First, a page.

The threat of nuclear weapons has reared its ugly head recently, with Russian President Vladimir Putin announcing his country's nuclear forces were placed on "high alert," but who else has them?
According to the Arms Control Association, the world has nine nuclear states: China, France, India, Israel, North Korea, Pakistan, Russia, the United Kingdom, and the United States. It is estimated there are about 13,000 nuclear warheads in total, though this number is based only on publicly available information.
"We know which countries have nuclear weapons, but we don't necessarily know how many nuclear weapons they have; Israel, for instance, does not publicly acknowledge its program. The number of nuclear weapons China has is also a major subject of debate," Anne Harrington, a senior lecturer in international relations at Cardiff University in the U.K., told Live Science.
Following the Cold War, both the U.S. and Russia massively reduced their nuclear arsenals. The U.S. had a reported 31,225 nuclear weapons in 1967, down to 5,550 currently. In 1991, at the time of the collapse of the Soviet Union, Russia had 35,000 nuclear weapons spread across thousands of sites in Eurasia, spanning eleven time zones. Now, Russia is down to 6,257 nuclear warheads, according to the Arms Control Association.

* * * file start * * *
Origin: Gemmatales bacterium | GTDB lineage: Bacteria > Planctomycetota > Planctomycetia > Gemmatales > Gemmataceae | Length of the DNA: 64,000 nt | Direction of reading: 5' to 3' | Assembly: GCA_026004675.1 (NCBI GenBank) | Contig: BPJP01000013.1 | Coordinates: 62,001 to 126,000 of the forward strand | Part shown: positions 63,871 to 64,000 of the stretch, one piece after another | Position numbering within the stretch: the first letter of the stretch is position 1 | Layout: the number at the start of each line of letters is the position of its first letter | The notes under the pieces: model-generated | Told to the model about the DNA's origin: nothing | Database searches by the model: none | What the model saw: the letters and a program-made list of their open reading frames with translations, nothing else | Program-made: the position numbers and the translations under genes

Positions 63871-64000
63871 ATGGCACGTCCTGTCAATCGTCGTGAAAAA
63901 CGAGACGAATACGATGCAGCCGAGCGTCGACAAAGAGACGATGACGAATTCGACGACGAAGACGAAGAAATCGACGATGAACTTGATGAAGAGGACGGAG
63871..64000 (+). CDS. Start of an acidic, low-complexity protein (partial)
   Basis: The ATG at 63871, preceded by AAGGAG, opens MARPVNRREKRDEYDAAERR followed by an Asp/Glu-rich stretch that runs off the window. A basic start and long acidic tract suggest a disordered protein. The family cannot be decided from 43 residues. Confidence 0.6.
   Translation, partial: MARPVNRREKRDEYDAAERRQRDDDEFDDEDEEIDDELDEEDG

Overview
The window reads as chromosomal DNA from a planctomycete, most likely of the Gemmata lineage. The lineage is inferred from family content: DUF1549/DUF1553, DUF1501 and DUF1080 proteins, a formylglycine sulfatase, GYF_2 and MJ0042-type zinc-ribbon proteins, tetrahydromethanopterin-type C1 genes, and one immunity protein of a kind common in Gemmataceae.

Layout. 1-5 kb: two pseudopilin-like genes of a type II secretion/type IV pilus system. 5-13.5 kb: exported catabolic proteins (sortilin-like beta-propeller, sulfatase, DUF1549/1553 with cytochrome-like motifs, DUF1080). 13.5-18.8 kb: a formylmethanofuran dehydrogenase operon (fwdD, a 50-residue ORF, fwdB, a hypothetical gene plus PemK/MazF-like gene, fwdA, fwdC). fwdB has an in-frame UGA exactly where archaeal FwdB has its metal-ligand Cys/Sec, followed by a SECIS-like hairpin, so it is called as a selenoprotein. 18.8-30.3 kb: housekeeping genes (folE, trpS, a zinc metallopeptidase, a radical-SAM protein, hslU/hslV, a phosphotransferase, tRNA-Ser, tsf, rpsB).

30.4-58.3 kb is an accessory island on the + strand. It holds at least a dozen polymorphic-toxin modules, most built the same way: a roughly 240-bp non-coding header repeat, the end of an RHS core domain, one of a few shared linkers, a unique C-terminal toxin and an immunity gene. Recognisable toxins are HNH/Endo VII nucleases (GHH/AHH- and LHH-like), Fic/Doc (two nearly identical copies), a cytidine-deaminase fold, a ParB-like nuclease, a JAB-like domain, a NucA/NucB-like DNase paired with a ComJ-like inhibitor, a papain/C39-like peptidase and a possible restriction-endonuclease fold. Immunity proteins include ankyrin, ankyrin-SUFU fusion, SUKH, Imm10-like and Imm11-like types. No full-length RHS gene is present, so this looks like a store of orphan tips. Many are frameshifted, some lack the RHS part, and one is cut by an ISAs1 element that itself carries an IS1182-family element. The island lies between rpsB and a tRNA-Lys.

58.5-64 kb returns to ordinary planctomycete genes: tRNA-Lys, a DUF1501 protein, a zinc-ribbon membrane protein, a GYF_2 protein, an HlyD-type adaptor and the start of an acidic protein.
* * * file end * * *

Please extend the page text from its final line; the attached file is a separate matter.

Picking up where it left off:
However, Sara Medi Jones, a campaigner at the Campaign for Nuclear Disarmament (CND), told Live Science that the reduction is mainly due to "mainly due to them dismantling retired warheads," and that "there was actually an increase in deployed warheads last year , and all nine nuclear-armed states are either upgrading or increasing their arsenals."
"Although it's difficult to know definitively exactly how nuclear arsenals are changing, we assess that China, India, North Korea, Pakistan and the United Kingdom, as well as possibly Russia, are all increasing the number of nuclear weapons in their military stockpiles," said Matt Korda, a senior research associate and project manager for the Nuclear Information Project at the Federation of American Scientists.
To read more about the current state of nuclear weapons, check out this article by Live Science.
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